Ποιειν Και Πραττειν - create and do

Poetic responses

Poetry and Greece

A lot has happened once contact with Greece became real. A first visit in 1966 evoked the love to swim out into the open sea. Far out, I met my first love. She was called Neraida. She was a fishing boat.

Naturally some other experiences were made during this one month visit of my uncle and aunt, Tillo and Naomi Kuhn. Upon arrival by Charter early in the morning at Hellikon (the old) airport, they did not take me straight home but took me vis a vis the Acropolis still closed around that early morning, up on Filopapo where a businessman declared his love for his wife by dedicating her a monument. We slept often on the roof tops to taste the warm nights but my uncle lived in Mati. One day, while driving his VW bus, I picked up six hitch hiking girls from England, among them Jane Harden who came to see me later in Montreal 1967. They stayed vis a vis our house and camped on the premise of the neighbors. Since my uncle bought around that time a strip of land along the water front of Gialtra Bay on the island of Evia, I got to know Aedipsos with its hot baths and the village Gialtra full of side street cafes with some running in their television the programme of the Communists, the others closer to what was the Conservative media in the country.

Two things stick out in my memory when looking back at this short time in Greece 1966. One was the experience of the three farmers from Gialtra which we took with the VW bus from Evia to Athens, and who shouted "opa,opa" whenever we passed a military truck as if they sensed what was to come. The other was a concert in Herodos Atticus with the Leningrad Symphony orchester and the cello player Mstislav Leopoldovich "Slava" Rostropovich. After the first symphony had been played, the audience applauded so long that the orchestra allowed him to play a solo piece. The big man came up front of the stage, bowed down and when coming up he anounced what he was going to play: "Bach". After this piece, the audience applauded even louder. The orchester left the stage out of respect of this artist. Again he went up front, bent down and announced: "Bach". In the silence of this open amphitheatre every sound can be heard even high up. It was magical. The orchester returned to the stage after he had completed his second solo piece, but the audience continued to applaud. The orchester allowed him to play a third solo. Now everyone was anxious to hear what would be the third piece he is going to play! He bowed down, and then announced again: "Bach!" Everyone laughed shortly and then settled in again a careful listening mode to soak in his way of playing the cello. After the entire concert was over, he stayed and we went up to talk with him. The long evening allows that in Athens especially when it takes place underneath the Acropolis.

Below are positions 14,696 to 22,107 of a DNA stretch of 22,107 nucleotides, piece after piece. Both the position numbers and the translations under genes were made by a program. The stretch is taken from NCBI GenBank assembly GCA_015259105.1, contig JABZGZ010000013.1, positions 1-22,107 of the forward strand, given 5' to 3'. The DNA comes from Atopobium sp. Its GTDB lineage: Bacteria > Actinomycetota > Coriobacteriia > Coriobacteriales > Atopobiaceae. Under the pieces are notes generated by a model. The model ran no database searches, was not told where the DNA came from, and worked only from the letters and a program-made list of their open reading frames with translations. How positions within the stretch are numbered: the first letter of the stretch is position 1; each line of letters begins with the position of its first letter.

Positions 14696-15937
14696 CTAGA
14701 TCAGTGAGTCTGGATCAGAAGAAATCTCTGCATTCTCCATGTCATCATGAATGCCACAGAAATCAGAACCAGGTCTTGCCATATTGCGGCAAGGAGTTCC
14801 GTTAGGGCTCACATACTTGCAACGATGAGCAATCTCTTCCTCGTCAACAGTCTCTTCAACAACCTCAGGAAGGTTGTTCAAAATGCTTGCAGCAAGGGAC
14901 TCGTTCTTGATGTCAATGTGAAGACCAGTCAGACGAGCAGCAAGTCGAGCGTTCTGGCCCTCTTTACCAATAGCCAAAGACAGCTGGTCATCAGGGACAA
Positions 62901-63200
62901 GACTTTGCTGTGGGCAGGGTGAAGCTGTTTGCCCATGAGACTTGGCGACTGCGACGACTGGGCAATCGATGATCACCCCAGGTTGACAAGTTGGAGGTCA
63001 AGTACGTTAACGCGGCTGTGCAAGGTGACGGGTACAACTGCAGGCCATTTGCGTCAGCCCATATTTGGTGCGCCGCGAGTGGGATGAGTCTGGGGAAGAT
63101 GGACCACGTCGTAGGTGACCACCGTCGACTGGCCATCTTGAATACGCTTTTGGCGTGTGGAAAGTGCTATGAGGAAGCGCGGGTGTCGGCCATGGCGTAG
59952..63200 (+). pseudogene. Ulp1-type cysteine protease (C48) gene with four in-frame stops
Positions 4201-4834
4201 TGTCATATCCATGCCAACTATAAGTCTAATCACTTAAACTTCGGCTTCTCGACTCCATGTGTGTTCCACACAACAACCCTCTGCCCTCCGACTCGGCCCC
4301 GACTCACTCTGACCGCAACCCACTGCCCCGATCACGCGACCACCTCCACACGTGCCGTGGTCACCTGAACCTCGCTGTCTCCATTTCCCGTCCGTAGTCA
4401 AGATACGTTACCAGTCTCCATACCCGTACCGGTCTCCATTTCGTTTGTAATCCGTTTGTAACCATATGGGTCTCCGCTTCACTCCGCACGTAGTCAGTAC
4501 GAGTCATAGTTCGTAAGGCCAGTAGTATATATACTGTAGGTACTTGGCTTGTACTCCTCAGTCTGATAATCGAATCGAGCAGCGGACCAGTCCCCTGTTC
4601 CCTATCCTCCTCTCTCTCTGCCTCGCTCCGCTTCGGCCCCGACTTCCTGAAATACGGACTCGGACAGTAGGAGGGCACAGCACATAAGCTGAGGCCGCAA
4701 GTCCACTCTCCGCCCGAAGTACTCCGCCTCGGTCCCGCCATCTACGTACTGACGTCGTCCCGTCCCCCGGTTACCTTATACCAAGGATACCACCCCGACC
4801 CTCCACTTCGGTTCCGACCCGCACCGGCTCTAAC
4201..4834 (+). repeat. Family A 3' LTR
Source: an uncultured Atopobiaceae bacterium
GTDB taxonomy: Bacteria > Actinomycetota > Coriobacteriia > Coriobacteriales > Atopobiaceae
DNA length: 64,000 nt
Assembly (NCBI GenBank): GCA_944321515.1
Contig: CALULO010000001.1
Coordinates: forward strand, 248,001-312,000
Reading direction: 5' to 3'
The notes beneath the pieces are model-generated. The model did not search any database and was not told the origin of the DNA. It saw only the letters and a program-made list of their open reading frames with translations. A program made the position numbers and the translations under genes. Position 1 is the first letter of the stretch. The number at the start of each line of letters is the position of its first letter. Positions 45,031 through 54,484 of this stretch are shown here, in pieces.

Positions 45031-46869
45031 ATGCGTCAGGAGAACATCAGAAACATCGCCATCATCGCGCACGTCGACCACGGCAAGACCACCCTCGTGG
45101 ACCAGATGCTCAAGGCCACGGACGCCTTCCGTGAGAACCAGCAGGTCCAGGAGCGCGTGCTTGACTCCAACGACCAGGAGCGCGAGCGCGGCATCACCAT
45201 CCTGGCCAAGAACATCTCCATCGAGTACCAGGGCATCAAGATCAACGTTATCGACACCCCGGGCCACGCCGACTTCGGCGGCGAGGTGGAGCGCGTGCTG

What followed the next year in 1997 was really more than just sad. Dictatorship in the land which gave birth to Democracy has still to be explained. Since my uncle Tillo Kuhn knew Andres Papandreou, the two had taught at Berkeley University, and then my uncle came at the request of Andreas to Greece to be both economic and transport advisor, my family has partaken directly in all the agonies Greece has been going through. Andreas Papandreou was first arrested, and then released thanks to my uncle's intervention, in order to teach at York University in Toronto, Canada. Andreas Papandreou called what took place in the years 1964-67 with his father set to win the elections in 1967 and which was then prevented by the coup in his book "Democracy at Gunpoint", even though that is not the full story.

During the rule of the Military Junta from 1967 until 1974, Greece went through a phase of both internal and external resistance. The uprising of students at the Polytechnic in 1973 was the critical turning point. One such an account which impressed me deeply was the story of Panagoulis narrated by the Italian Journalist Orania Fellaci. When reading it while traveling home in the Berlin Metro from night duty at an intensive care station for neuro-surgical operations, I had to laugh suddenly so loud at the spot when she describes how he would suddenly rush out of the shower and jump to her into bed completely wet. The story ends in a complot on how he was crushed to death in a car accident after having been ramned by a rally driver on the Vougliamenis Street of Athens. While in prison, and being tortured, he wrote poems with his own blood on the prison walls. Like Ritsos and many others, poetry was then a source of resistance and a way to stay alive.

Poems by Panagoulis

The teardrops which you will see
flowing from our eyes
you should never believe
signs of despair.
They are only promise
promise for Fight.

(Military Prisons of Bogiati, February 1972)

Vi scrivo da un carcere in Grecia, 1974

My Address
A match as a pen
Blood on the floor as ink
The forgotten gauze cover as paper
But what should I write?
I might just manage my address
This ink is strange; it clots
I write you from a prison
in Greece

(Military Prisons of Bogiati, 5 June 1971 – After beating)